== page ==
3. A fiber optic cable according to claim 2, said cushioning zone substantially surrounding the at least one optical fiber component.
4. A fiber optic cable according to claim 1, further comprising a water-blocking component at least partially disposed in said retention area.
5. A fiber optic cable according to claim 1, said at least one retention area being generally V-shaped.
6. A fiber optic cable according to claim 1, said at least one retention area being generally U-shaped.
7. A fiber optic cable according to claim 1, said at least one retention area being generally U-shaped with a generally flat bottom portion.
8. A fiber optic cable according to claim 1, a cross-sectional area of the cable being generally non-circular.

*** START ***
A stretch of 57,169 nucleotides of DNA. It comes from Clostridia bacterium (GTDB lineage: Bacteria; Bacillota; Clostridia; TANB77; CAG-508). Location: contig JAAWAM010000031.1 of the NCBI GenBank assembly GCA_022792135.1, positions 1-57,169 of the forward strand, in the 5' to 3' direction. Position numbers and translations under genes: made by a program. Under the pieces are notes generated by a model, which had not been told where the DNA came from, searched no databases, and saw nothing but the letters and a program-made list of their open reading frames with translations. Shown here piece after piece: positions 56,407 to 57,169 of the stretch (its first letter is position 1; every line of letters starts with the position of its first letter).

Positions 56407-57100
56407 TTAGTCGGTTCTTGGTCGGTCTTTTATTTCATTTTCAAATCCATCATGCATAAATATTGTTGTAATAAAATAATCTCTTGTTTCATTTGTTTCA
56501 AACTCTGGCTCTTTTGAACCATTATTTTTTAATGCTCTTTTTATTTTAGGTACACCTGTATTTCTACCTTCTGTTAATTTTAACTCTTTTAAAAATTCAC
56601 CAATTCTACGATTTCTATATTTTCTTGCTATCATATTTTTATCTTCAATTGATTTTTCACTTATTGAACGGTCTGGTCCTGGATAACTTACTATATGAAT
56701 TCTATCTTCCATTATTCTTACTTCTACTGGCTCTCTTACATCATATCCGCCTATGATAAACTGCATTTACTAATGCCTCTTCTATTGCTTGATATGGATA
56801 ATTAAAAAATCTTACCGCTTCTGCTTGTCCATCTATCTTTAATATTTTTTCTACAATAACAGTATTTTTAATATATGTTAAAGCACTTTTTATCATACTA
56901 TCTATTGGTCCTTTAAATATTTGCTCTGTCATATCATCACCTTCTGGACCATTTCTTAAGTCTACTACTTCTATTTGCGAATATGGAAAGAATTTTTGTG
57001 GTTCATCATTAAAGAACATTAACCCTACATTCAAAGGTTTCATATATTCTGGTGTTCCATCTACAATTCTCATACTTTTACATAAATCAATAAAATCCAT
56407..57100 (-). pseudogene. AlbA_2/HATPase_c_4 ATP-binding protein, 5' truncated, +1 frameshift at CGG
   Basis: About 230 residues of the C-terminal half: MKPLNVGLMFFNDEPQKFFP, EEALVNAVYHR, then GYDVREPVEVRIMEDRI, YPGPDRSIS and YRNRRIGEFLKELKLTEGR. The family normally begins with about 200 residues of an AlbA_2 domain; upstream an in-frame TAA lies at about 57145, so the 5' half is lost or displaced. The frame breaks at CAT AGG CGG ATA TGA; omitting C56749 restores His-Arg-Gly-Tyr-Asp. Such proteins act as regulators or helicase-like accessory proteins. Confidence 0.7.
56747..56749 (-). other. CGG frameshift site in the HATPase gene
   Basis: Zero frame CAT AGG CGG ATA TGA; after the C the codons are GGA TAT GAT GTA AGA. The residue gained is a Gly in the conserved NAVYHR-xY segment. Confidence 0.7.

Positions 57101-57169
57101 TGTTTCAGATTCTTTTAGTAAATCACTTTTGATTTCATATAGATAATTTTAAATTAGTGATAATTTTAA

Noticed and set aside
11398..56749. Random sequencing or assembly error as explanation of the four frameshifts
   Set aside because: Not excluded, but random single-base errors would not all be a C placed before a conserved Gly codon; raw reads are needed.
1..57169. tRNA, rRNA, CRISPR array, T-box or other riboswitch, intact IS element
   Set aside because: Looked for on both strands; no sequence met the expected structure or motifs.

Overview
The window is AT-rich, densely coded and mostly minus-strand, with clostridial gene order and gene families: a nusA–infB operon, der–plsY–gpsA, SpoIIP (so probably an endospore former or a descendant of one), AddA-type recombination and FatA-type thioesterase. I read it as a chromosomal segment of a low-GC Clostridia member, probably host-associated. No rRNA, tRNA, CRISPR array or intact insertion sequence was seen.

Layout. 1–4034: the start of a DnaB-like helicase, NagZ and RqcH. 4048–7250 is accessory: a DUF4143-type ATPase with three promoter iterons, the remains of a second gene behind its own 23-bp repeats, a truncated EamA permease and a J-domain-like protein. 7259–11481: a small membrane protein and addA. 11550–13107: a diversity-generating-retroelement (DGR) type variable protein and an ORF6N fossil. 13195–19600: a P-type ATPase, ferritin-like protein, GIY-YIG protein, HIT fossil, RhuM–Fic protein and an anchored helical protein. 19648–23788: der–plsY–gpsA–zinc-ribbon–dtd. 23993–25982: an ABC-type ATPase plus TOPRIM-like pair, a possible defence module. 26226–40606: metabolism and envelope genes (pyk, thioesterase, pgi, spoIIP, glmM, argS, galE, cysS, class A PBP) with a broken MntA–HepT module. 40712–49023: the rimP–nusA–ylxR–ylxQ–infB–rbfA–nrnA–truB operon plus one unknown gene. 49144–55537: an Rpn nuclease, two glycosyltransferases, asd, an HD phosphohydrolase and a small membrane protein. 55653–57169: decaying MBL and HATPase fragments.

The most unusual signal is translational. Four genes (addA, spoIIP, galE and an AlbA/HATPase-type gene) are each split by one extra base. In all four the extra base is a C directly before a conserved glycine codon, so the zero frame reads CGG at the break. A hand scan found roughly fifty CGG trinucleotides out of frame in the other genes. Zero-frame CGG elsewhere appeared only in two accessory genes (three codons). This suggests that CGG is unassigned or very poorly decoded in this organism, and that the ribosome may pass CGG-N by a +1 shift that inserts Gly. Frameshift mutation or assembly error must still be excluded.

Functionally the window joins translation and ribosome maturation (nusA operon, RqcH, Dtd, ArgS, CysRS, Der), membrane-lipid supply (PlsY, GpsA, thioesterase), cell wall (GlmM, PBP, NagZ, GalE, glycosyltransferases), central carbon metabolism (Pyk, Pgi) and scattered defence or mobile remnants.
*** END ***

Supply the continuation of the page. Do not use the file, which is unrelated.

9. A fiber optic cable according to claim 1, said cable jacket including an indicia for locating the retention area.
10. A fiber optic cable according to claim 1, further comprising an interfacial layer at least partially disposed between an outer surface of said support member and said cable jacket.
11. A fiber optic cable according to claim 1, said at least one retention area including at least two generally distinct shaped areas.
12. A fiber optic cable according to claim 1, said cable having a non-preferential bend characteristic.
13. A fiber optic cable according to claim 1, said cable having a preferential bend characteristic.
14. A fiber optic cable, comprising:
a metallic support member, said metallic support member having at least one retention area that extends to an outer surface of the support member and is disposed substantially parallel and in about a generally fixed position relative to a longitudinal axis of the cable;
at least one optical fiber component disposed within said at least one retention area;
a cushioning zone disposed in said at least one retention area and adjacent to said optical fiber component;